Tips for incorporating WaniKani vocabulary into everyday conversations

(Kind of a weird title I know)

I’ve been having problems recalling WaniKani vocabulary when speaking in real life. It’s not that I fail to remember during WaniKani reviews but more like my mind sort of blanks out and I forget all the vocab I’ve learnt and therefore can’t utilize any words in real life. Do you guys have any advice? Has this happened to you before?

Ps: This is my second account, on my main account I’ve reached level 4 or so, therefore I’m kinda disappointed I can’t remember all the vocab I know till this point.

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When you speak, you are “producing language”, which is different from understanding the language. You need to know grammar (how to construct sentences), and use english word to japanese word memory recall. WK does not train any of those.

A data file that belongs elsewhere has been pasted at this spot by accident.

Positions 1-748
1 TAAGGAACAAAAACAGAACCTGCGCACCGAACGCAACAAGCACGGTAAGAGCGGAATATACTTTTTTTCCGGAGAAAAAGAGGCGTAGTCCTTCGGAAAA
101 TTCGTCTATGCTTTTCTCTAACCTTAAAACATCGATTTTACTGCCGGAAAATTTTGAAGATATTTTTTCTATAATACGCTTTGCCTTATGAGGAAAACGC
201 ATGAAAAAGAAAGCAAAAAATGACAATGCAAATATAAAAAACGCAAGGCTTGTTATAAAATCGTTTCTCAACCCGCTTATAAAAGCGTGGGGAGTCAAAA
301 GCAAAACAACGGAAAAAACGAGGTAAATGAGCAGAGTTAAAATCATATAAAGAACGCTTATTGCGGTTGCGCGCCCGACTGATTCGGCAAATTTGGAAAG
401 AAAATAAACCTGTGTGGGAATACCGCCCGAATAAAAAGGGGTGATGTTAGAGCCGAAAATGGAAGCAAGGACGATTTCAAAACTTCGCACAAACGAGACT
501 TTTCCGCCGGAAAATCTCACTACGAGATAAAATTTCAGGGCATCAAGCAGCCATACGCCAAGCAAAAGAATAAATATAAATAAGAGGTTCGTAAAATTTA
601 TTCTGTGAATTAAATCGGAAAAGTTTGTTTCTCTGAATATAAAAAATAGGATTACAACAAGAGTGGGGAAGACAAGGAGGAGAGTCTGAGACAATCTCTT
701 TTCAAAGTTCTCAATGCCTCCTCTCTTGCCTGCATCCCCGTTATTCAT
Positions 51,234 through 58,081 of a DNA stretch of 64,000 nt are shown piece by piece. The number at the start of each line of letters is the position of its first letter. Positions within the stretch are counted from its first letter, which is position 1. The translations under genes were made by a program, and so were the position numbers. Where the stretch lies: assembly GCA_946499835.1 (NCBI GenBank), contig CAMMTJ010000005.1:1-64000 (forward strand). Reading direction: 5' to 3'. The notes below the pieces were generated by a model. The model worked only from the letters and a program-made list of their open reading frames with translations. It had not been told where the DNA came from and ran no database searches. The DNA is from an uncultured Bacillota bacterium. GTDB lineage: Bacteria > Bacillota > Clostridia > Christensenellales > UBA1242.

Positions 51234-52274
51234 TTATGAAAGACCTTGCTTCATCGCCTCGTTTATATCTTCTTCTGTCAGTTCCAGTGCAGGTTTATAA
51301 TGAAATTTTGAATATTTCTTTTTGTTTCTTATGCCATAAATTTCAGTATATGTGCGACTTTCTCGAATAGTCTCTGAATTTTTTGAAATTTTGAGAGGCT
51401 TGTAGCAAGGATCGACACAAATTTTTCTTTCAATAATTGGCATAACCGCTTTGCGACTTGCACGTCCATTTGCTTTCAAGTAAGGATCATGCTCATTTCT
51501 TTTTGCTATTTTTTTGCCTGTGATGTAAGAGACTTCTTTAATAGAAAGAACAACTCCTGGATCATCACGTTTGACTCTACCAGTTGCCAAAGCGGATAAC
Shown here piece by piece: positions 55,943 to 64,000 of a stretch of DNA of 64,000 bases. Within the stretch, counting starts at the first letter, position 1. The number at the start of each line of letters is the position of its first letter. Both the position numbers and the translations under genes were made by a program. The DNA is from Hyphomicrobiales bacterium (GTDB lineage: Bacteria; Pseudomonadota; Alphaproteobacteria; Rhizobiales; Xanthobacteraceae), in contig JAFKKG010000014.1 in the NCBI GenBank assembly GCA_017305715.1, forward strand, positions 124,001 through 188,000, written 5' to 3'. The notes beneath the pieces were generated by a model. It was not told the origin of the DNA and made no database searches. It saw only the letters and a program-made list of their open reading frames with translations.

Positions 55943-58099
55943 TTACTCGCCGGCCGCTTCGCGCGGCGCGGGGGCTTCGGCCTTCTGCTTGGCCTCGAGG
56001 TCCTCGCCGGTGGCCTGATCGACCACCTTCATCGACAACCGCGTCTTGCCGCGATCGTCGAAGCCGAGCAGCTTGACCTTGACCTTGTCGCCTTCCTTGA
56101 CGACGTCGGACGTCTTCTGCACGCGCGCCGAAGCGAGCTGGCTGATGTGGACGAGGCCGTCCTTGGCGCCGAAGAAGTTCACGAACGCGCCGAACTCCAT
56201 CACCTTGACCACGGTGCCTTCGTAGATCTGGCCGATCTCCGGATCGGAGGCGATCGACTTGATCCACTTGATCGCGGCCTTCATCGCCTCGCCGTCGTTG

For English to Japanese recall, there are two free applicatons, KaniWani (older) and KameSame (newer), both work with your WK API token. Here is KameSame thread:

There is super extensive community guide that covers all aspects of learning Japanese:

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What @sansarret says.

Also, I wouldn’t worry about this too much. It’s better to pick up words through interaction/immersion and learn those as you’ll get a better feel for the nuance/when they’re appropriate to use (assuming you have access to native speakers).


GIve yourself a daily challenge to use one word or a few related vocab that day. At level 1, you can try using 一人, 大人, or 力. The next day you can try another set of vocab. The key is to ingrain a smaller set rather than trying for all the vocab at once.

Also, bonus points if you can work 人口 into a sentence. :wink:

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Yeah, this is very true. WaniKani gives you those one-word translations, but that’s often not enough to convey the exact meaning/nuance of the word.

Like for example, there’s all these words that WaniKani lists as “condition”. But they’re not all synonyms; there’s more nuance that’s hard to directly translate. So, I’m usually hesitant to use new words I learn from WaniKani until I hear them enough in context.